Co-Prosperity Sphere (C-PS) presents
A Tom Palazzolo Retrospective: Film, Photographs, Paintings, Watercolors & Sculpture
Opening party Friday, July 12 – 7PM – 11PM, continuing through Sunday, July 21
3219-21 South Morgan Street, Chicago Illinois, 60608 http://coprosperity.org/
” My work is influenced by the so-called street-documentary photography, theater of the absurd, surrealism, the history of the art, cartoons, and God knows what else.” – 2012 interview, “Tom Palazzolo’s Chicago” – Facets Cine-Notes
From its earliest development, film/cinema was not strictly bound by the studio structured system that predominates presently but was pioneered also by a disparate group technicians and showmen who documented the everyday that surrounded them. Leading the way was the Lumière brothers, Auguste and Louis, who on 22nd March 1895 at 44 Rue de Rennes in Paris screened to the public a short document of their workers leaving the Lumière factory and other “actuality” films.
This historical screening was quickly followed by in 1896 by Robert William Paul, a successful British electrical engineer who developed his own working camera and Theatrograph projector. In June of 1896 he attended the Epson Derby and filmed the finish and the Prince of Wales’ Horse “Persimmon” winning, processed the film overnight and projected it to an enthusiastic Alhambra audience the next day – becoming one of the first news films.
By 1899 the Mitchell & Kenyon film company, also based United Kingdom, travelled the towns and countryside taking short films during the day that were shown on the same evening in fairground tents or local meeting halls and music halls. With their slogans of “Local Films For Local People” and “We take them and make them” Mitchell & Kenyon shot the street scene of the passing crowd, the parades, marches and fairgrounds of the working class and other processions include carnivals with participants blacking up and doing ‘golliwog’ dance routines, and men dressed as both Dutch men and women doing a clog dance.
These ideas of “hands-on” documentation of the everyday where later developed by other emerging filmmakers worldwide including Russia’s Dziga Vertov’s Kino-Pravda theory, England’s 1950′s Free Cinema movement (Lindsay Anderson, Tony Richardson), the observational mode of direct cinema, and the cinema verite style of French practitioners like Jean Roach who saw the camera as a means to unveil the truth or highlight subjects hidden behind crude reality. This idea of “reality’ to unmask truth was used by the Italian Neo-realists ( Roberto Rossellini, Vittorio De Sica, Luchino Visconti) to depict the everyday life of post-WWII Europe, including its poverty, oppression, injustice and desperation.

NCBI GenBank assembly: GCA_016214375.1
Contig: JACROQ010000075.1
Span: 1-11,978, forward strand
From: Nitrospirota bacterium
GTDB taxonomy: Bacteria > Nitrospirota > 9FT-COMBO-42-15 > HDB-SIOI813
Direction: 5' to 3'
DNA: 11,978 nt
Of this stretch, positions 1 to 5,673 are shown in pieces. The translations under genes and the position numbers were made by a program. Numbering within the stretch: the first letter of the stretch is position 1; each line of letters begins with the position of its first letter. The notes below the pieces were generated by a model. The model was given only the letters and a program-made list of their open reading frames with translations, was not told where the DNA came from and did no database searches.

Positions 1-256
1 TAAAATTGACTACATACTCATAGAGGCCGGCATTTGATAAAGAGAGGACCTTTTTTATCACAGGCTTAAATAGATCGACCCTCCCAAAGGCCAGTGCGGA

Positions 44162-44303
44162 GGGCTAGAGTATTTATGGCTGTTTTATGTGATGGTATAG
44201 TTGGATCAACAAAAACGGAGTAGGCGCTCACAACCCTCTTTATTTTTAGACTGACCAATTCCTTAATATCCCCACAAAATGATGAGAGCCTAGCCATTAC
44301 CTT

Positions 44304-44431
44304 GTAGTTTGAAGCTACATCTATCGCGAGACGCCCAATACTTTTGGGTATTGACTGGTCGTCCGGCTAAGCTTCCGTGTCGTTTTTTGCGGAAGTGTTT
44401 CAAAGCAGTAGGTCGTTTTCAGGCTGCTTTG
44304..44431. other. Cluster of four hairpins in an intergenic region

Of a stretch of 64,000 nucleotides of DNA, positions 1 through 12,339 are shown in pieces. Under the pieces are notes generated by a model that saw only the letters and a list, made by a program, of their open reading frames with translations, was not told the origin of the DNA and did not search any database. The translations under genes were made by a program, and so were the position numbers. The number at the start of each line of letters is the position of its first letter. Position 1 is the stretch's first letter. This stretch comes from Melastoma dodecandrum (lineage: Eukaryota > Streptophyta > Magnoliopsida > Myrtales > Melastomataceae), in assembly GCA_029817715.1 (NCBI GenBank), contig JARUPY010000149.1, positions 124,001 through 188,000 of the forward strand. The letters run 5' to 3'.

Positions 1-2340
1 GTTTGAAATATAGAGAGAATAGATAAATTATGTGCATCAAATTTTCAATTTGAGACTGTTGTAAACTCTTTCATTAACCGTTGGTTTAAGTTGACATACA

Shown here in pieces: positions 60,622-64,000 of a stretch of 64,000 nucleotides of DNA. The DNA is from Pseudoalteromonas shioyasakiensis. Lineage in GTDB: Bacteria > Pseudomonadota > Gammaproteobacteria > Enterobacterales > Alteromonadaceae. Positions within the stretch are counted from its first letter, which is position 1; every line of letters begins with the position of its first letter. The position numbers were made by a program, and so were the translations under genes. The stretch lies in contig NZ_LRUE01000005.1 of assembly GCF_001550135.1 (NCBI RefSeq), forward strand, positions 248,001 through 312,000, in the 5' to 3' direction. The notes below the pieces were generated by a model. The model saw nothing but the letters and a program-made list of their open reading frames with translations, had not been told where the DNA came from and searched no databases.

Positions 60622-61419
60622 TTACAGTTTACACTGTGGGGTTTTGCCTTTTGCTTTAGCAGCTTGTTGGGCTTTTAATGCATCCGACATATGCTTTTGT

Within the U.S., the documentary movement drew its inspiration from these disparate sources besides creating its own identity. Films like Edward S. Curtis’ “In the Land of the Head Hunters” (1914) and Robert Flaherty’s “Nanook of the North” (1922) embraced primitivism and exoticism in a staged setting while socially driven New Deal films like Pare Lorentz’s “The Plow That Broke the Plains” (1936) and “The River” (1938) and Willard Van Dyke’s “The City” (1939) presented an unflinching look at the post-depression economic downturn. By the fifties and sixties American filmmakers like Robert Drew, Richard Leacock, Frederick Wiseman and Albert and David Maysles took a more personal involvement toward their subjects. As Wiseman stated, ” My view is that these films are biased, prejudiced, condensed, compressed but fair. I think what I do is make movies that are not accurate in any objective sense, but accurate in the sense that I think they’re a fair account of the experience I’ve had in making the movie.”